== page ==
3. Inequalities and ordered ﬁelds 9

upper bound means the smallest possible upper bound; the concept juxtaposes

small and big. The least upper bound α of S is the smallest number that is greater

than or equal to any member of S. See Figure 1.2. One cannot prove that such

a number exists based on the ordered ﬁeld axioms; for example, if we work within

the realm of rational numbers, the set of x such that

x2

2 is bounded above, but

it has no least upper bound. Mathematicians often use the word supremum instead

of least upper bound; thus sup(S) denotes the least upper bound of S. Postulating

the existence of least upper bounds as in the next deﬁnition uniquely determines

the real numbers.

S

m1

α

m2

Figure 1.2. Upper bounds.

Deﬁnition 3.2. An ordered ﬁeld F is complete if whenever S is a nonempty subset

of F and S is bounded above, then S has a least upper bound in F.

We could have instead decreed that each nonempty subset of F that is bounded

below has a greatest lower bound (or inﬁmum). The two statements are equivalent

after replacing S with the set -S of additive inverses of elements of S.

In a certain precise sense, called isomorphism, there is a unique complete or-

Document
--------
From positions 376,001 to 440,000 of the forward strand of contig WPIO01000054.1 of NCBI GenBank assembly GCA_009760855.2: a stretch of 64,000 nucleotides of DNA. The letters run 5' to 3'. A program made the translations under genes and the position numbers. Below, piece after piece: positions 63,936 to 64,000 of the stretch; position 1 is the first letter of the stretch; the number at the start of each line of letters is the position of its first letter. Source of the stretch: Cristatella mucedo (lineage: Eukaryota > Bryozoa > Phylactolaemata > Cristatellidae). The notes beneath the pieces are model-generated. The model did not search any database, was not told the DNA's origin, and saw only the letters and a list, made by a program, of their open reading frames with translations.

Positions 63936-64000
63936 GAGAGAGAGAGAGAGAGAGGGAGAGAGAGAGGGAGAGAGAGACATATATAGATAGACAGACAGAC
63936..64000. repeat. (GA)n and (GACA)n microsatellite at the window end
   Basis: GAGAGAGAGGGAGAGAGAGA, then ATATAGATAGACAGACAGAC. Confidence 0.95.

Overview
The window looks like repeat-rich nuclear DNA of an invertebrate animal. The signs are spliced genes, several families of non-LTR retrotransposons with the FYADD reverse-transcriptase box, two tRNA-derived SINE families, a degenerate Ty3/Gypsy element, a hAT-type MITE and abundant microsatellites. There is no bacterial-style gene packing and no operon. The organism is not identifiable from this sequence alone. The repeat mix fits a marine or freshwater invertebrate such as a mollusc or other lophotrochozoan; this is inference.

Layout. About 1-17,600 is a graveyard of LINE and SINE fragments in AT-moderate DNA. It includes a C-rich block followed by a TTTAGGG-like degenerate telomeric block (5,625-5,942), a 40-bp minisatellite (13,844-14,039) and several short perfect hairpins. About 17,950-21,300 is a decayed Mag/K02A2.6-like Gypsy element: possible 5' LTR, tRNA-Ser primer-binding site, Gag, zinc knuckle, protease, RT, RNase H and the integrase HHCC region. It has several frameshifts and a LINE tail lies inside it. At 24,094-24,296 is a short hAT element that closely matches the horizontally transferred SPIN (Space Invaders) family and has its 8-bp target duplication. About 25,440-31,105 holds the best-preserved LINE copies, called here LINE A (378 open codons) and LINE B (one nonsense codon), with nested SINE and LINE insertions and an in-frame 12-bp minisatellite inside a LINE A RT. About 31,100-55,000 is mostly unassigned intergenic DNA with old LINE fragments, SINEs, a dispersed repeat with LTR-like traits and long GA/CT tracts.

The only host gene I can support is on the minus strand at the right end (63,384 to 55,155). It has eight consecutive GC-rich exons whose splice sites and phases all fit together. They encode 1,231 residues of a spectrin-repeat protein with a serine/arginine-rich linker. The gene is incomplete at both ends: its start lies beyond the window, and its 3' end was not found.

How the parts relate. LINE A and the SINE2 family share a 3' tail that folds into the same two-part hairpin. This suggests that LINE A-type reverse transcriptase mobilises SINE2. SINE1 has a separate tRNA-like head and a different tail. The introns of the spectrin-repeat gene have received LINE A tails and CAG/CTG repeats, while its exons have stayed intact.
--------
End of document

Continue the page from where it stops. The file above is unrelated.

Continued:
dered ﬁeld. We will assume uniqueness and get the ball rolling by making the

fundamental deﬁnition:

Deﬁnition 3.3. The real number system R is the unique complete ordered ﬁeld.

3.2. What is a natural number? We pause to briefly consider how the natural

numbers ﬁt within the real numbers. In our approach, the real number system is

taken as the starting point for discussion. From an intuitive point of view we can

think of the natural numbers as the set {1, 1+1, 1+1+1,...}. To be more precise,

we proceed in the following manner.

Deﬁnition 3.4. A subset S of R is called inductive if whenever x ∈ S, then

x + 1 ∈ S.

Deﬁnition 3.5. The set of natural numbers N is the intersection of all inductive

subsets of R that contain 1.

Thus N is a subset of R, and 1 ∈ N. Furthermore, if n ∈ N, then n is an

element of every inductive subset of R. Hence n + 1 is also an element of every

inductive subset of R, and therefore n+1 is also in N. Thus N is itself an inductive

set; we could equally well have deﬁned N to be the smallest inductive subset of R

containing 1. As a consequence we obtain the principle of mathematical induction:

Proposition 3.1 (Mathematical induction). Let S be an inductive subset of N

such that 1 ∈ S. Then S = N.